Thursday, June 17, 2010
Reid Stowe, 58, sailed into Manhattan on June 17 on the two-masted schooner Anne after 1,152 days at sea.
"This is a new human experience," he said after docking. "And no one understands what I did physically, mentally or spiritually."
He began his journey with his girlfriend Soanya Ahmed in April 2007, departing from Hoboken, N.J. But a little less than year into the journey she became pregnant and had to return home due to morning sickness. She gave birth to little Darshen in July 2008.
"Before we left, we had an agreement that if I had to get off for any reason, he would go on," Ahmad said. "I knew if he came back and didn't finish the voyage, he would just go back again. There was no way he wasn't going to finish it."
This was the first time Stowe set eyes on his son, who turns 2 in July. While the toddler slept in his mother's arms, other family members, including Stowe's five brothers and sisters and his mother, greeted him with open arms.
"It was because of family love and I dedicate this voyage to my mom and dad," he said.
Over 40 media from around the world covered his arrival.
Thursday, June 10, 2010
New York City artist, adventurer and sailor Reid Stowe and his 70-ft. gaff-rigged schooner Anne, will return to New York Harbor on Thursday, June 17, 2010, after logging 1,152 days non-stop and non-resupplied at sea, a world record. Stowe will be accompanied by a flotilla of boats up the Hudson River to Pier 81 (World Yacht pier) where he will debark at 1 p.m. and step foot on land for the first time in over three years. He will reunite with his companion, Soanya Ahmad, who sailed with Stowe for the first 306 days of the voyage, but had to leave due to seasickness which turned out to be morning sickness.
Ahmad now holds the women’s record for the longest non-stop sea voyage. Stowe will also meet for the first time his son, Darshen, who was conceived at sea and is now almost two years old. Readers of EN are invited to attend the ceremony. Free admittance by advance reservation only is available at www.1000days.net.
Monday, June 7, 2010
Overcoming the “Yuk” Factor
(excerpted from Expedition News)
Editor’s Note: One of the advantages of writing a book on expeditions and adventures is that you meet fascinating people on the road during book tours. Such is the case with Dave Gracer, 45, founder of SmallStock Food Strategies LLC, Providence, R.I. Taking us aside in Cambridge, Mass., after a talk to the New England Chapter of The Explorers Club, he pitched us the idea that insects are the best food for an overcrowded planet. While we’d prefer a porterhouse ourselves, we see some merit in the concept, despite the very real “yuk” factor. Gracer explains:
“As a boy I was a picky eater, but I eventually outgrew that: now I eat insects frequently (the practice is known as entomophagy). What’s more, I encourage my fellow Americans to do so. There are very good reasons to do this: insects are extremely nutritious – not only are they high in protein, but their little jointed bodies also contain a lot of vitamins and minerals, making them an almost perfect food source.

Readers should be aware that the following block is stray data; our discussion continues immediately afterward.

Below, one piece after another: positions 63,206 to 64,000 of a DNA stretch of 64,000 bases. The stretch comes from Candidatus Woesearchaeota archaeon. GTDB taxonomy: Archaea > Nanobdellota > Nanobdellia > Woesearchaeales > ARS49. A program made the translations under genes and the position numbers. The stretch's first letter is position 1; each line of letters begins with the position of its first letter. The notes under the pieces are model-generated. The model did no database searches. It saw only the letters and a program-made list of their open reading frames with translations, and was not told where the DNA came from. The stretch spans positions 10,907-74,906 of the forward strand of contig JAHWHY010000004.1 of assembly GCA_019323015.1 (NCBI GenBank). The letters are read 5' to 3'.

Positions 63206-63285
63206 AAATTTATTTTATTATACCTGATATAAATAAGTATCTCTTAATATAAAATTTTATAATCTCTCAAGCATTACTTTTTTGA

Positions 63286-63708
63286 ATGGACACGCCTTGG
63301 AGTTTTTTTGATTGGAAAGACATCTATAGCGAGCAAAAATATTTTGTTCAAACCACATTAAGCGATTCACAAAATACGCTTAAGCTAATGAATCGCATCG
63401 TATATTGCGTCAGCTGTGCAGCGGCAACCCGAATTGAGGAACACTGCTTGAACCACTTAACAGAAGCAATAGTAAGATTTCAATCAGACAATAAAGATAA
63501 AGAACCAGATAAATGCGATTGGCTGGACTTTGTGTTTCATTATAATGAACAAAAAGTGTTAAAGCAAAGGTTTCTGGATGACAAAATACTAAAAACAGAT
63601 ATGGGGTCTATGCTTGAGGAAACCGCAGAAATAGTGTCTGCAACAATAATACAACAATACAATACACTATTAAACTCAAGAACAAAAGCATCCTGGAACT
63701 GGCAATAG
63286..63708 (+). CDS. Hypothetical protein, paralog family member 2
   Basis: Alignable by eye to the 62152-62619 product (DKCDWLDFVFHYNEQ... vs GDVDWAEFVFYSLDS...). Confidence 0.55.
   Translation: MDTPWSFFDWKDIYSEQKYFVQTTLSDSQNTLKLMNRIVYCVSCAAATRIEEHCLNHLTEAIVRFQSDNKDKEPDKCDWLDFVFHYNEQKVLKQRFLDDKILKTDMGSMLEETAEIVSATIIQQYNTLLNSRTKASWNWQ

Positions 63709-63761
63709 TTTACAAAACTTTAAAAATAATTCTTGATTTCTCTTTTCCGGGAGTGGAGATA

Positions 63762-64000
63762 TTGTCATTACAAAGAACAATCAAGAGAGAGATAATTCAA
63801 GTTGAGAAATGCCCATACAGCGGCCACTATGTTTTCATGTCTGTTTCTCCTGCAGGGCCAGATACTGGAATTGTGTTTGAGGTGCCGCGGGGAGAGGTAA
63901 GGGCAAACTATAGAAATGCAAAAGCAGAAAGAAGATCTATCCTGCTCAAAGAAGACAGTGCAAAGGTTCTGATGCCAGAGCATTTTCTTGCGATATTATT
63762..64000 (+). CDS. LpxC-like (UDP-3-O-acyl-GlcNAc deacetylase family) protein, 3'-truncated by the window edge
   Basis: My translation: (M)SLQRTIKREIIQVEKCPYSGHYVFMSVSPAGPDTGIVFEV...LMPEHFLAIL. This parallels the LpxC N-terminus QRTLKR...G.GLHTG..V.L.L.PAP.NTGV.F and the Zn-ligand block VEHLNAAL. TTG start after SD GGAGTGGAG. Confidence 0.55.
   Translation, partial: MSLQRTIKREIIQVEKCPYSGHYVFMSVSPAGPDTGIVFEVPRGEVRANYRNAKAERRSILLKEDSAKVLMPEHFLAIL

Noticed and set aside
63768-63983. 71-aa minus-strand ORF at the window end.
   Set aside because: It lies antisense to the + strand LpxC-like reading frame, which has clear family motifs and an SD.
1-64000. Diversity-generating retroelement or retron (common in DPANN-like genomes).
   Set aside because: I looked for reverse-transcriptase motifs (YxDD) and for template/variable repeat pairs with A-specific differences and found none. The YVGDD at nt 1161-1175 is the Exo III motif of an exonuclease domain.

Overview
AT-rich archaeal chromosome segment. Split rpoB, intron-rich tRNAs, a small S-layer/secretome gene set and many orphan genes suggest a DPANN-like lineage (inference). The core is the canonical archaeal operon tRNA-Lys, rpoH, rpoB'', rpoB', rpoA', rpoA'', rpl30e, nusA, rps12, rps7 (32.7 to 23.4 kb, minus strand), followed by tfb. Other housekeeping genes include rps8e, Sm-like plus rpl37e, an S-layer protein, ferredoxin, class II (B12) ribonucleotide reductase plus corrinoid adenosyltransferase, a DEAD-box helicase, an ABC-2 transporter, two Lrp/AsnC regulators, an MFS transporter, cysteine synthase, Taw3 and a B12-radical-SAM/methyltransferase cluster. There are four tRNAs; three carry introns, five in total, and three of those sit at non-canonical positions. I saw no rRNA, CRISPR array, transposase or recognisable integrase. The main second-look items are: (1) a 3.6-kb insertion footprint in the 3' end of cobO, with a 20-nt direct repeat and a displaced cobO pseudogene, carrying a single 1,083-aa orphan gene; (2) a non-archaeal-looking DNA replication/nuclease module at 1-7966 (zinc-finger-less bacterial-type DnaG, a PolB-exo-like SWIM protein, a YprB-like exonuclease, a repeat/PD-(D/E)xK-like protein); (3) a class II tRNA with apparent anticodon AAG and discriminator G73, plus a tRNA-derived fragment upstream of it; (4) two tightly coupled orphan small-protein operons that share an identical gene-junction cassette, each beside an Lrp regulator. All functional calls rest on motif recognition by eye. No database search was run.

“Their resource requirements are much smaller than those of the mammals and birds we usually eat, and insects are much better at capturing the energy from their food – 10 lbs. of feed will yield one pound of beef, but almost 9 lbs. of cricket. That’s a huge difference, especially since you can eat every part of the cricket.
“Beyond this, insects produce far less waste, and cannot host diseases or pathogens that can ‘jump’ to humans. Taken together, that’s a very impressive roster of advantages. Insect-based foods can be developed for both high-end cuisine AND for those at risk of starvation.
“We all know that many cultures enjoy insects in their cuisine, even when many other foods are available. In some marketplaces, insects fetch higher prices than our standard food animals. Given our global overpopulation and possible fresh water shortages, insects are very likely to play an increasing role in our future. As indicated, they’re far more sustainable than cows and pigs.
“I’ve been advocating for entomophagy for many years; in 2008 I spoke at a UN-organized international conference on edible insects in Chiang Mai, Thailand. After the conference I took a driving tour north, and watched tens of thousands of cave swifts streak the evening sky near the Burmese border. The birds were seeking insects for their dinners. Insects do a great deal of work: when we observe the results of their work, we say, ‘isn’t Nature amazing?’
“There will likely be obstacles to introducing insects into human diets, but we must press on nonetheless.”
In order to further his passions, Gracer is a part-time college adjunct instructor. His goal is to create five facilities in five different countries, each of which will produce the quantity and quality of processed, insect-based food that will meet the nutritional needs of 50,000 people for two days straight.
But before that, his next project is to complete a guidebook on entomophagy.
You can reach Dave Gracer directly at 401 286 9065, email@example.com, or log onto www.smallstockfoods.com (best link: Gracer appears on The Tyra Banks Show, along with a Dumpster diver who spends just $15 per week on food).